And here we are again. I can only surmise that the studio is hoping to go back to the well. It's the same people! It's back to whatever it was you loved about the first one! Look, Vin Diesel is back! And hey, we're so cool we no longer need definite articles in our title! We're slick and hard-core and did I mention Vin Diesel is back? Please come see our movie, pretty pretty please?

Have I mentioned lately that sometimes I am so frustrated by the culture of paranoid mediocrity in Hollywood that I could just...well, compose a strongly-worded letter, at the very least. Or rant about it here, take your pick.

So. What's this movie about? Ex-con Diesel and former agent Paul Walker, frenemies of old, must re-team against a common enemy and oh, who the heck cares? It's all about the cars, baby, the cars. Anything worth doing is worth overdoing, and I think that maxim applies tenfold when you're talking about the fourth installment in a faltering series that was testosterone-based to begin with. There will be stuff blowed up real good. There will be fisticuffs of the non-honorable variety. There will be women in tank tops, I guarantee it. And there will be lots and lots of cars driving real, real fast.

The film's being directed by Justin Lin, who directed Tokyo Drift, which seems a little suspect...why bring in the guy who helmed the series' least successful installment? Maybe they thought he deserved another shot at it. And get this. Vin Diesel is so psyched about getting back to his roots that he's directed a twenty minute prequel short film (which I guess would be the prequel to the three-quel's prequel, or something) starring himself, Rodriguez, and one of the stars of Tokyo Drift. No one seems to know how this short will be distributed; my guess is that it'll be online and then later on the DVD release. Diesel has been expressing more interest in directing lately; he's already directed a couple of small films and it was recently announced that he'll be directing himself in 2011's "Hannibal the Conqueror." Despite the fact that I've spent most of this review heaping shame on him, I kind of like Vin Diesel and I hope it works out for him.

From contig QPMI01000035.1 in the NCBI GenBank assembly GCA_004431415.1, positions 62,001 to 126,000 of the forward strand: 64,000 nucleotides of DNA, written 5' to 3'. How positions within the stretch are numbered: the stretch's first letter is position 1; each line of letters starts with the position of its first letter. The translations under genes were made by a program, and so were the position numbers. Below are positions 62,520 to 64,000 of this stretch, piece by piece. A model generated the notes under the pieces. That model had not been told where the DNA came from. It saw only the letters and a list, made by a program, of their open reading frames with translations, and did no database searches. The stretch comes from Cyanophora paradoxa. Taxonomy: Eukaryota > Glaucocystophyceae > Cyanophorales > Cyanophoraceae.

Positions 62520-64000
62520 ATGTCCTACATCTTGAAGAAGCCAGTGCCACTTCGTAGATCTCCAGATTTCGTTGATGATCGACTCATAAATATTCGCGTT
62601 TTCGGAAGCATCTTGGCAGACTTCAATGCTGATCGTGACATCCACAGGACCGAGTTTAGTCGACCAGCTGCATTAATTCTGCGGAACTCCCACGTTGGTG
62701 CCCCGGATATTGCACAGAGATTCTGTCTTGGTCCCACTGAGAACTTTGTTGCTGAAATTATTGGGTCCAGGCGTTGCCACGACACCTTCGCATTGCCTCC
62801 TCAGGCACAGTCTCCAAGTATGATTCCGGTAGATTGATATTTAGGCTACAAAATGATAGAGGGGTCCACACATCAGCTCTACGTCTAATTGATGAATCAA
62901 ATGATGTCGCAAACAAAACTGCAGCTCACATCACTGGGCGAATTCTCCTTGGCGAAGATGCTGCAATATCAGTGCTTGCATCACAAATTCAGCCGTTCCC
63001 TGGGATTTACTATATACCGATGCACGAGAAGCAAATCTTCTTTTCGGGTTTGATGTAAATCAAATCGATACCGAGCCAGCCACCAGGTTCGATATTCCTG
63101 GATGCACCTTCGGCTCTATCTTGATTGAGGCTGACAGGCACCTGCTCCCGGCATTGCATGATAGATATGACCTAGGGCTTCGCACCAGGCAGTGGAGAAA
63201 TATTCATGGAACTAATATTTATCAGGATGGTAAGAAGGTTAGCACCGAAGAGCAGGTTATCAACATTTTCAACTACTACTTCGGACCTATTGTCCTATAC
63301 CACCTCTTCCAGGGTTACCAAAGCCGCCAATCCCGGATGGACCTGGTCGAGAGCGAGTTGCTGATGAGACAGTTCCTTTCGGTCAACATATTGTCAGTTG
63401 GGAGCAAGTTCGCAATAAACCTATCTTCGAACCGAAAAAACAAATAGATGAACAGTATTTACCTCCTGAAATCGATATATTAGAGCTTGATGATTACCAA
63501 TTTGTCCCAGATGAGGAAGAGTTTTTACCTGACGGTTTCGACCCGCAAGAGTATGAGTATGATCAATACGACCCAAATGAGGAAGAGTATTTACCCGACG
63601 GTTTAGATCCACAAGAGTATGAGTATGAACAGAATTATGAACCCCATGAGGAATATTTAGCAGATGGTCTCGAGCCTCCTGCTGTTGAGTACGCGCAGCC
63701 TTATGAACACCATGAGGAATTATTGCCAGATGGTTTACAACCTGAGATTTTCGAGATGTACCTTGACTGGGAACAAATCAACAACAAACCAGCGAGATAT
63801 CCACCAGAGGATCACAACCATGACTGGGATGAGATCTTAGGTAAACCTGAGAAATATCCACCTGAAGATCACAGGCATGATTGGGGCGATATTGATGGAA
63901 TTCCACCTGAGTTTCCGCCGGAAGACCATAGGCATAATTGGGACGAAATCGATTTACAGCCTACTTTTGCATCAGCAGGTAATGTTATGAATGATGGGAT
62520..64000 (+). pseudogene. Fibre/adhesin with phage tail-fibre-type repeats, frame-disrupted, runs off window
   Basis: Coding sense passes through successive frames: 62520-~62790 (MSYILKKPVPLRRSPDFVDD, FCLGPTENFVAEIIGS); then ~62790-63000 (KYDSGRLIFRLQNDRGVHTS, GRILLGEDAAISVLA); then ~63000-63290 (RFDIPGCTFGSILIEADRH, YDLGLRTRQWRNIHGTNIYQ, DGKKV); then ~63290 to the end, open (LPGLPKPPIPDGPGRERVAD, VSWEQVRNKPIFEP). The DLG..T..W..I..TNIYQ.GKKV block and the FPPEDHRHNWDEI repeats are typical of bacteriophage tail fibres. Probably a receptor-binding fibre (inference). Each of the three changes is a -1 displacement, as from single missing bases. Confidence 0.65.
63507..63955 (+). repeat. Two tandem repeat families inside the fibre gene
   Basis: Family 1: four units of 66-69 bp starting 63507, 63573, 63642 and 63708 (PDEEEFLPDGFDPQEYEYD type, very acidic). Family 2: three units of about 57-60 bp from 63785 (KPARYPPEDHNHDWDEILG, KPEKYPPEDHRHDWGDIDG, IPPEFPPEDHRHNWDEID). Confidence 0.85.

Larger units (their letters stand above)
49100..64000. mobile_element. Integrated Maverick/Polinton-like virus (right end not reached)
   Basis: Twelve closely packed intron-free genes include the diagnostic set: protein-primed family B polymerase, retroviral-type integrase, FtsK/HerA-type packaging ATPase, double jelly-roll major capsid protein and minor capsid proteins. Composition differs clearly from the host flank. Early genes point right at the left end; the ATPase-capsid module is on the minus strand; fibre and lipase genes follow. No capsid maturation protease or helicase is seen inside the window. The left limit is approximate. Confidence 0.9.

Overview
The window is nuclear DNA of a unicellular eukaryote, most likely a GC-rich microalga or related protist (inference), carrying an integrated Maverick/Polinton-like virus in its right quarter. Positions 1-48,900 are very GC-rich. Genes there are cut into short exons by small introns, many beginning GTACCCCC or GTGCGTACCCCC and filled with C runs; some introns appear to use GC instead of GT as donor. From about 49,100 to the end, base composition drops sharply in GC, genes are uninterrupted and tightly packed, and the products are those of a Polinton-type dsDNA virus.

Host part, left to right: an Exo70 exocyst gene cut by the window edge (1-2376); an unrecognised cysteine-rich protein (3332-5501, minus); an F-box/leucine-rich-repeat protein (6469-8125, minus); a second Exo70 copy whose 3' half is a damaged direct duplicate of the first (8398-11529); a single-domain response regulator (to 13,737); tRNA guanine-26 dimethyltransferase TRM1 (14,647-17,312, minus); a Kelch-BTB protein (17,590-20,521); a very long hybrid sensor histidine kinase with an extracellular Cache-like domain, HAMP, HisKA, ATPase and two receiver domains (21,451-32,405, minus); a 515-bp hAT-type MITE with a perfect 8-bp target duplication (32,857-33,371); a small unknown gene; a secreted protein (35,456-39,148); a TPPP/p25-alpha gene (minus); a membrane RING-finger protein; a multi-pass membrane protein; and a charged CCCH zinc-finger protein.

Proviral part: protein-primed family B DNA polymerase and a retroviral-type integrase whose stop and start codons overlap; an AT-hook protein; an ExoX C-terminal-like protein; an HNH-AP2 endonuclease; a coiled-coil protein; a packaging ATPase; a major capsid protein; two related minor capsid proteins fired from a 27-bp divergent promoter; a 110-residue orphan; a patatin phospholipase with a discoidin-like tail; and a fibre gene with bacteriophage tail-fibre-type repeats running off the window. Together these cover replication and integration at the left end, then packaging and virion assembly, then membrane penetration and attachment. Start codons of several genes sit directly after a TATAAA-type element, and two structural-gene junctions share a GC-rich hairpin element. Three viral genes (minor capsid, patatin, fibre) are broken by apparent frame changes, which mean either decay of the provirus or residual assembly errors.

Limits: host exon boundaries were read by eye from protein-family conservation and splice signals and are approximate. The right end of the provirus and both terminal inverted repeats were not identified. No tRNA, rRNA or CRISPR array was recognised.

At the moment the film is scheduled to open April 3, although I'm loathe to make any predictions based on that since there's been so much shuffling around lately. That's a safe opening date for a mid-level action flick; it won't have to go up against the summer tentpoles. As for an audience, I'm sure there's a sizable one who are fans of the first film, all of whom I have probably royally pissed off with this preview. No offense, guys. So with the excitement among fans at seeing the original cast reunited, I'm sure the film will give a solid, but not stellar, performance. It'll outperform "Tokyo Drift" but not the original or "2 Fast 2 Furious." You heard it here first.

In Conclusion: The first film was a surprise hit, and it sure looks like the studio is trying to recapture that with this film getting the whole gang back together to race more cars and blow up more stuff. Spring is usually pretty boring, and the film will likely find something of audience, although if it breaks 40% on the Tomatometer I'll be shocked. It just burns me to see studios throwing money away on increasingly irrelevant, meaningless sequels when there's so much they could be doing that'd be original and creative and...yeah, I'll shut up now.

Similar Titles: The Fast and the Furious, The Fast and the Furious: Tokyo Drift, Gone in Sixty Seconds
April 3rd, 2009 (wide)
July 28th, 2009 (DVD)

Universal Pictures

Justin Lin

Vin Diesel, Paul Walker, Michelle Rodriguez, Jordana Brewster, John Ortiz, Laz Alonso, Gal Gadot, Shea Whigham, Tego Calderon, Liza Lapira

Total: 189 vote(s).

Action & Adventure

Click here to view site

Rated PG-13 for for intense sequences of violence and action, some sexual content, language and drug references.

107 min